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Thursday September 21st, 2023

Sri Lanka unemployment hits 10-year high in 2020 March quarter

ECONOMYNEXT – Sri Lanka’s unemployment hit 5.7 percent in the March 2020 quarter, levels not seen since 2009 at the end of a 30-year war, in 2009 when the unemployment rate spiked over 6 percent, data from the state statistic office showed.

Sri Lanka’s tourism sector took a hit with Coronavirus from the first quarter of 2020, but the airport was closed in March 19 and curfews started shortly after.

Sri Lanka’s economic output is expected to contract absolutely in the second quarter, for which data is not yet out.

Sri Lanka’s unemployment hit 6 percent levels at the end of a 30-year war and came down rapidly.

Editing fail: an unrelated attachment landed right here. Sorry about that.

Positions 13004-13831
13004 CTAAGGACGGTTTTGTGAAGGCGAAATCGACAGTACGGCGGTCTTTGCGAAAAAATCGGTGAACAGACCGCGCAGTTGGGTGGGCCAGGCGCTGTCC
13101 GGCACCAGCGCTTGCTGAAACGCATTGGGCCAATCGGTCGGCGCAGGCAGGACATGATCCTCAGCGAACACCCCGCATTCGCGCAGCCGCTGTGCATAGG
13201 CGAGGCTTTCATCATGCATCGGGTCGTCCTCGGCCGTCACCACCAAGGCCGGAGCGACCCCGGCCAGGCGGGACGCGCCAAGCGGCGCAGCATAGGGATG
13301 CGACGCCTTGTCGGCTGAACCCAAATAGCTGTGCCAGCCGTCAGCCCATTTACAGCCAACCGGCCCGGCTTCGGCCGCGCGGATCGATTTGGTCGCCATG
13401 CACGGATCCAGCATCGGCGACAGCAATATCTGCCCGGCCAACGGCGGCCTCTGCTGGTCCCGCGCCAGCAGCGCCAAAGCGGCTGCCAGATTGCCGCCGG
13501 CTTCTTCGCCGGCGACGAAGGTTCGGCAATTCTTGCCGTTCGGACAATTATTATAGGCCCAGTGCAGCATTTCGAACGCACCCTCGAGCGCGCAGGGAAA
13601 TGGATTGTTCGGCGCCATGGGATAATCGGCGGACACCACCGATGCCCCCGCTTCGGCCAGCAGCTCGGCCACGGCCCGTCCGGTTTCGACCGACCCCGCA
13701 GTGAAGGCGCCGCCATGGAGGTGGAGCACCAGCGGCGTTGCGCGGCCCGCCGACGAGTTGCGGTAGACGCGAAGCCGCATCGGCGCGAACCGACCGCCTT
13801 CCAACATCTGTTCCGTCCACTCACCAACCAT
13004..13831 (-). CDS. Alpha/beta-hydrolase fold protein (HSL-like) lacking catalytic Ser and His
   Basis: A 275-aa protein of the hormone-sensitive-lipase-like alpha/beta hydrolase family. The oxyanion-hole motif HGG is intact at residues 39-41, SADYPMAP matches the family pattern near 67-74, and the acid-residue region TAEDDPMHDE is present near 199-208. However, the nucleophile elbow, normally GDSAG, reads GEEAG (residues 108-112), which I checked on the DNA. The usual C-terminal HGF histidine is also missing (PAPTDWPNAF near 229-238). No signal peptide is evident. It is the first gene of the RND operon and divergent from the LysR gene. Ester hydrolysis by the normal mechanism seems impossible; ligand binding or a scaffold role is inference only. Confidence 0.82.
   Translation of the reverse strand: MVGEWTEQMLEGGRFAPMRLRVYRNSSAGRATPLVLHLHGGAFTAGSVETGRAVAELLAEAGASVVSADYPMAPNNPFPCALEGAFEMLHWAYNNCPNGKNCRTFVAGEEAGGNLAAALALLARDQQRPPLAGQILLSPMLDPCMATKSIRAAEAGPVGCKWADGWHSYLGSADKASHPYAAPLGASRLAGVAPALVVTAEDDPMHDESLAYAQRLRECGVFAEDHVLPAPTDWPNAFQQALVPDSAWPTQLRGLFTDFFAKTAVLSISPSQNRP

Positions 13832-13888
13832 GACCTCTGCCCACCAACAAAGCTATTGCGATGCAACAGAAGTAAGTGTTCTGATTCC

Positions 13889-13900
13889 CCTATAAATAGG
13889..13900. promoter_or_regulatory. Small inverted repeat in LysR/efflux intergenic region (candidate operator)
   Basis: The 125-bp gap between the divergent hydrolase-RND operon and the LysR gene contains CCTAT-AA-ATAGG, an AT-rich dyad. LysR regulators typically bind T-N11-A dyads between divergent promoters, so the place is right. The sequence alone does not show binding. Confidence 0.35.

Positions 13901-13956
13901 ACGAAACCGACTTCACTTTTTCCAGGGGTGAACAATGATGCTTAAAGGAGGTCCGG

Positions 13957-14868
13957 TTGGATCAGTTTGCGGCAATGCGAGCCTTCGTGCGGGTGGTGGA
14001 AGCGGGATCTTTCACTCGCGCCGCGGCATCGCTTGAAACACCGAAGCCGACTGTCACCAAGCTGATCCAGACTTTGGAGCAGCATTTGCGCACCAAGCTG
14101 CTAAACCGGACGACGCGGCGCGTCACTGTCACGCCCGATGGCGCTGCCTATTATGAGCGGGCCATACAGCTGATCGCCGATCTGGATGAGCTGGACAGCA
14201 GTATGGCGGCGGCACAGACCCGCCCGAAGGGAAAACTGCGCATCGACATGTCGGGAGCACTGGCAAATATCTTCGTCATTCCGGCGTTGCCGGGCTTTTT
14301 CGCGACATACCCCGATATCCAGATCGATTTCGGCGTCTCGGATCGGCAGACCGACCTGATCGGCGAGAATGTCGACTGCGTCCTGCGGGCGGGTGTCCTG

The data is based on statistical surveys which have error margins. Pre-war data may also not be directly comparable as the statistics office was not active in the North and the East earlier.

After the war, there was a construction boom, partly financed by China, which injected demand into the economy.

However, greater monetary instability hit the country from around 2012, with balance payments crises coming in quick succession amid worsening proc-cyclical money printing from the central bank, which ended the relative monetary stability seen in the country from 2000 to 2011.

Sri Lanka’s unemployment rate has been edging up from around mid 4 percent levels over the past three years amid greater monetary instability, price controls, rapid policy and tax fluctuations which made for an uncertain business environment (regime uncertainty).

Sri Lanka’s Import and Export Control Department, which was a key driver of the 1970s economy, a midnight gazette and the Consumer Affairs Authority are key sources of regime uncertainty.